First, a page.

November is Native American Heritage month. In our family, our eight-year-old daughter has developed a deep fascination for the culture, primarily through books. Besides the several stories of Squanto and Sacagawea we’ve read together, the books based on “Kaya” of the American Girl series helped sustain her adoration. She is currently reading Scott O’Dell’s “Sing Down the Moon” and I am curious to hear what she thinks of it.
My kids and I have also enjoyed reading many good American Indian stories in picture books based on the culture, including:
Raven, A Trickster Tale From The Pacific Northwest
by Gerald Mc Dermott – a Caldecott Honor book with great artwork, this legend and mythological tale is about how and who brought light into this world.
When The Shadbush Blooms
by Carla Messinger, with Susan Katz – with illustrations that juxtapose old times with modern days in the same setting and through the cycle of seasons, kids read and see how life moves on in similar yet different ways for the Lenape people and for all.
by Cynthia Leitich Smith – a charming story about a contemporary Muscogee (Creek) Nation girl’s collection of jingles to add to her regalia while preparing to dance at the next powwow.
Saltypie, A Choctaw Journey from Darkness into Light
by Tim Tingle – for slightly older kids, this saga spans generations in a Choctaw family as a boy recounts Mawmaw’s (grandmother) difficult past in Oklahoma including a racial attack.
While reading about the heritage month, I also came across articles that discussed the challenges of forced assimilation that some of the Native people face today. Coincidentally, a simple picture book seemed to crystallize this issue.
The book is called “The Journey of Tunuri and the Blue Deer: A Huichol Indian Story” by James Endredy. It is a celebration of an indigenous group called Huichol Indians who live in the Western Sierra Madre mountains of Mexico. While some of the areas they inhabit are accessible, most are in total isolation because of the natural terrain of the region. The author’s note further describes the lives of these people, how the Huichols live in hiding, away from anything progressive. Without electricity, roads and other modern-day amenities, they are able to preserve their age-old beliefs, traditions and lifestyle. To sum up, it is a nature-based culture–people use, apply, worship and sanctify nature in all its forms.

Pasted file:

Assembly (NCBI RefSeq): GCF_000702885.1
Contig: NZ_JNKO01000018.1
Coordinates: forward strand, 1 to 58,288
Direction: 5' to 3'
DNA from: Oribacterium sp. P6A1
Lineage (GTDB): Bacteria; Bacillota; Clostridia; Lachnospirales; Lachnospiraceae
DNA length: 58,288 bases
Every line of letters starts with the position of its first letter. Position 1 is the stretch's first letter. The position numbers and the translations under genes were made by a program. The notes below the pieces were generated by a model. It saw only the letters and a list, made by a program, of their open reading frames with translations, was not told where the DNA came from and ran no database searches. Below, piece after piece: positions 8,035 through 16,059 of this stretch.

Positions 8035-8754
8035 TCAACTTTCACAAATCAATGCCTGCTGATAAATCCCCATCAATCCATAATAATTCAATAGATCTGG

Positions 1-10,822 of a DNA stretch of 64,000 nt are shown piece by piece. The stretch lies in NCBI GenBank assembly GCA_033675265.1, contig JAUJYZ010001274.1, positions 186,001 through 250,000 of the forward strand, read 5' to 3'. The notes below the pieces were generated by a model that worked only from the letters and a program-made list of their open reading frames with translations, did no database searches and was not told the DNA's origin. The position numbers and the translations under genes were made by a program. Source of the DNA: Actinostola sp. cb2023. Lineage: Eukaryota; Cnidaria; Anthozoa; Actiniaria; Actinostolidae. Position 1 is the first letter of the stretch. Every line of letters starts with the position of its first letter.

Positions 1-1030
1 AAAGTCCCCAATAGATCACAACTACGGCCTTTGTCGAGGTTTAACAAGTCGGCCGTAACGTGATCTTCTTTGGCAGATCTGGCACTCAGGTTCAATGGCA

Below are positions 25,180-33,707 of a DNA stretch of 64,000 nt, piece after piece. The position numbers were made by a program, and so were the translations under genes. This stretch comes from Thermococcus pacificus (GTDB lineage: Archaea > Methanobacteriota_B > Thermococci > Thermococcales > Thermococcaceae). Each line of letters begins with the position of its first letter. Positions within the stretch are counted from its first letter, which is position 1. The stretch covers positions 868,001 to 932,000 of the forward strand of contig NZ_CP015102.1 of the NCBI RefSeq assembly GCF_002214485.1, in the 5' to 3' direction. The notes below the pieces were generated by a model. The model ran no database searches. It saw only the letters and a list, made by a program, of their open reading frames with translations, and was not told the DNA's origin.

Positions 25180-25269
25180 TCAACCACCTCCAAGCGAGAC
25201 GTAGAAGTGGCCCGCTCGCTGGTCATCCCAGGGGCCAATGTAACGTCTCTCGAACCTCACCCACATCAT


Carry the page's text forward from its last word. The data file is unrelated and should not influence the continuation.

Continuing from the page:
The story in this book is about a small boy Tunuri who is journeying with his family (and his people) to a sacred hilltop. He wanders away and realizes he is lost. But a blue deer, Kuhullumari, befriends him and promises to take him back to his folks. But before that, the blue deer introduces Tunuri to Grandfather Fire who leads him to Father Sun, Mother Earth, Sister Water and Brother Wind. Grandfather Fire also entrusts Tunuri with a bigger responsibility—to take back to his people the message of what he has seen—the sacredness of the new “family” he found in the wild. Kuhullumari later reunites Tunuri with his parents. The tale brings with it a fair share of adventure, animals, beautiful images, bright colors and things familiar to keep children interested. It is a wonderful book to introduce an indigenous culture to children, one that’s survived modern times.
Perhaps the best part about the book is the images, which are traditional Huichol yarn art. And the illustrators of this book, María Hernández de la Cruz and Casimiro de la Cruz López, are real Huichol artisans who typically work by a candle as the day winds down. In this art, a wooden plank is coated with beeswax and the outline for a drawing is first ‘yarned.’ The inner areas are later filled with colorful yarns, as you can in this link. The beeswax helps the yarns stick to the plank.
You can read more about the Huichols and the author’s own connection to nature and the people here.